Andrew Hursh

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Graduate Program: 
Resource Conservation
University of Montana
Research/Scholarly Work: 
Soil respiration is a major component of the carbon cycle. The flux of carbon dioxide from soils is a major source of this gas to the atmosphere. This respiration is performed both autotrophically by plant roots and heterotrophically by microbes which decompose organic matter. Climate ecologists attempt to model global movements of gases like carbon dioxide, and mechanisms like heterotrophic respiration need to be better understood for these models to be accurate on such large scales. Environmental factors such as temperature and soil moisture affect rates of heterotrophic respiration, yet the parameters of these controls remain poorly understood. My research will focus on the dynamics of soil respiration during changing seasonal cycles and focus in particular on winter respiration and that which occurs beneath snow. As the climate changes, relative proportions snow and rain are shifting. Earlier spring melting, autumn rain-on-snow, and a diminished insulating snowpack will all affect soil respiration. Ideally manipulative studies of these effects will elucidate some of the controls on soil respiration at a local landscape scale, and can be squared with or better inform current global models.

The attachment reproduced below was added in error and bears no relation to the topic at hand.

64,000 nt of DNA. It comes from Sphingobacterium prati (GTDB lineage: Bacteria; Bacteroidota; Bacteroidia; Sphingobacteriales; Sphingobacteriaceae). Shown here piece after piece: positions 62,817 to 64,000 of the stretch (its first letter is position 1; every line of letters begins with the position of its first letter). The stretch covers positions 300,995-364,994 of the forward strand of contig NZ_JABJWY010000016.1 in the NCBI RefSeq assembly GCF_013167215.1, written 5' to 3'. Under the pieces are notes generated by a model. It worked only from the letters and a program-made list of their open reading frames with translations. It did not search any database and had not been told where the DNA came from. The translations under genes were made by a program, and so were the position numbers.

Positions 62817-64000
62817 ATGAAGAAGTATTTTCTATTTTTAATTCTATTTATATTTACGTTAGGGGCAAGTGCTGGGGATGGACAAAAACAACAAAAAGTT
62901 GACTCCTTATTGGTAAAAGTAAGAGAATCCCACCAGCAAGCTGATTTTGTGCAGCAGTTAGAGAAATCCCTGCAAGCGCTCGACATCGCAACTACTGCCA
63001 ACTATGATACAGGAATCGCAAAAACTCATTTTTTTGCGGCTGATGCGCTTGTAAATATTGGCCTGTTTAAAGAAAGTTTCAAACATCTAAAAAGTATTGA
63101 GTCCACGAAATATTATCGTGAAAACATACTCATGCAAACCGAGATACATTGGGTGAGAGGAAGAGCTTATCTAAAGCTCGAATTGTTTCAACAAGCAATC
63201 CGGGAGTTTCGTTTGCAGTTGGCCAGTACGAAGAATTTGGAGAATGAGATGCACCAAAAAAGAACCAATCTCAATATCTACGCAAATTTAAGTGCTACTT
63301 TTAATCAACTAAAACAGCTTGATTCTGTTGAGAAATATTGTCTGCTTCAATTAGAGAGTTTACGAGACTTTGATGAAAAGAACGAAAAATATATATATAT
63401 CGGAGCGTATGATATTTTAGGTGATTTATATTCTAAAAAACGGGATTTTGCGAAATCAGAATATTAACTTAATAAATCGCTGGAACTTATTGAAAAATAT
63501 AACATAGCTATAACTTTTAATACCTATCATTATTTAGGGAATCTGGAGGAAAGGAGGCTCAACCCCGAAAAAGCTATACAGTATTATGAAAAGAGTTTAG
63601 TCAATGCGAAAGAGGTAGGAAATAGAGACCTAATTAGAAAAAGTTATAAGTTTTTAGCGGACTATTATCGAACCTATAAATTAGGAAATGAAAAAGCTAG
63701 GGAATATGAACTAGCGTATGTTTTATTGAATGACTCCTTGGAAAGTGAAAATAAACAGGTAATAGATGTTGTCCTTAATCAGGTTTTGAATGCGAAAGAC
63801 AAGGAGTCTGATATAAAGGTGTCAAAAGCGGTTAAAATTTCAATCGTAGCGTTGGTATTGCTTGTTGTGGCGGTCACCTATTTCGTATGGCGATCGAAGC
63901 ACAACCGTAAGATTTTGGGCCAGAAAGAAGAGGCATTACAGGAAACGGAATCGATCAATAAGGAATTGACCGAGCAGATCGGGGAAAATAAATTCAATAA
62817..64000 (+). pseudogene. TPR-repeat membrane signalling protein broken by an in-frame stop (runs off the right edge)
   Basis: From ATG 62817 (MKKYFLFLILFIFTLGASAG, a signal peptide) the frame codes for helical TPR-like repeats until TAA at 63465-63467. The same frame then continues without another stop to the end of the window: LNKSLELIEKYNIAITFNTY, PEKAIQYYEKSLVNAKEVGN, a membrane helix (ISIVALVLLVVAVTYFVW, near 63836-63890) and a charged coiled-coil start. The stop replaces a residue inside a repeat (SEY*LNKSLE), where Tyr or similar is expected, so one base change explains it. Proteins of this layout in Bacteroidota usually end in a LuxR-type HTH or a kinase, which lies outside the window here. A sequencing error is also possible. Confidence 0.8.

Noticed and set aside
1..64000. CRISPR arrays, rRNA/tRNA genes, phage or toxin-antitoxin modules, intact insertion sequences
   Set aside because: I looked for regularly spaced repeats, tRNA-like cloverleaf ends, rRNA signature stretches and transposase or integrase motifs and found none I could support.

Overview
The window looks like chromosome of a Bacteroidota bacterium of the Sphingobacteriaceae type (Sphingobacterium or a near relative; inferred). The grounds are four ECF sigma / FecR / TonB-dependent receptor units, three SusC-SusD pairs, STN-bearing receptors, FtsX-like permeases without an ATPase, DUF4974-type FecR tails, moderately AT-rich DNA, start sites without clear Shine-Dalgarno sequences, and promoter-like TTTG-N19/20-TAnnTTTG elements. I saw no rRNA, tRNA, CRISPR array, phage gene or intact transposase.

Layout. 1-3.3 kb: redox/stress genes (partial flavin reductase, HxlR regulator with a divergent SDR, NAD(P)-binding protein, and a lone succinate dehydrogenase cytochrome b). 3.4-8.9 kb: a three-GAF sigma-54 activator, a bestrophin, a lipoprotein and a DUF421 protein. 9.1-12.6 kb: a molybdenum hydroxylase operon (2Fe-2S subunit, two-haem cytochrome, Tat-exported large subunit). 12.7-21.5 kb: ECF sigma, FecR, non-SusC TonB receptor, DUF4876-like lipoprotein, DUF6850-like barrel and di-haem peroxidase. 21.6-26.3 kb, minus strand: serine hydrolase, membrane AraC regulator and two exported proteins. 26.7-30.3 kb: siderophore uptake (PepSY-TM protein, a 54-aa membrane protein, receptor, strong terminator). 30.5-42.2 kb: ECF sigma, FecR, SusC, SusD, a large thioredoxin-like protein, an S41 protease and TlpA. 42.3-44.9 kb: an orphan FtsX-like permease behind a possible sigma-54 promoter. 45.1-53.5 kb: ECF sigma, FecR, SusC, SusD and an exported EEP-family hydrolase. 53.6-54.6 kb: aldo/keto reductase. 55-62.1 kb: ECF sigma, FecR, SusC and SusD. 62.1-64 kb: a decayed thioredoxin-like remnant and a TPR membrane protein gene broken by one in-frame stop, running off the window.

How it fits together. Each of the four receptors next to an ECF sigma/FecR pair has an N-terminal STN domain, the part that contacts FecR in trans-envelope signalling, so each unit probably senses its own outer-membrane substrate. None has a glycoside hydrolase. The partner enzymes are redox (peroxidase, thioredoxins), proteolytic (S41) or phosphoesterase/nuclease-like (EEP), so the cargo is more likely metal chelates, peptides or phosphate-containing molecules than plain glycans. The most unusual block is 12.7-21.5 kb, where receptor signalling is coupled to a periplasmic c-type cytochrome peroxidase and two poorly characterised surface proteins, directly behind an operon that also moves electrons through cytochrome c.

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Montana State University
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The Universityi of Montana

The University of Montana
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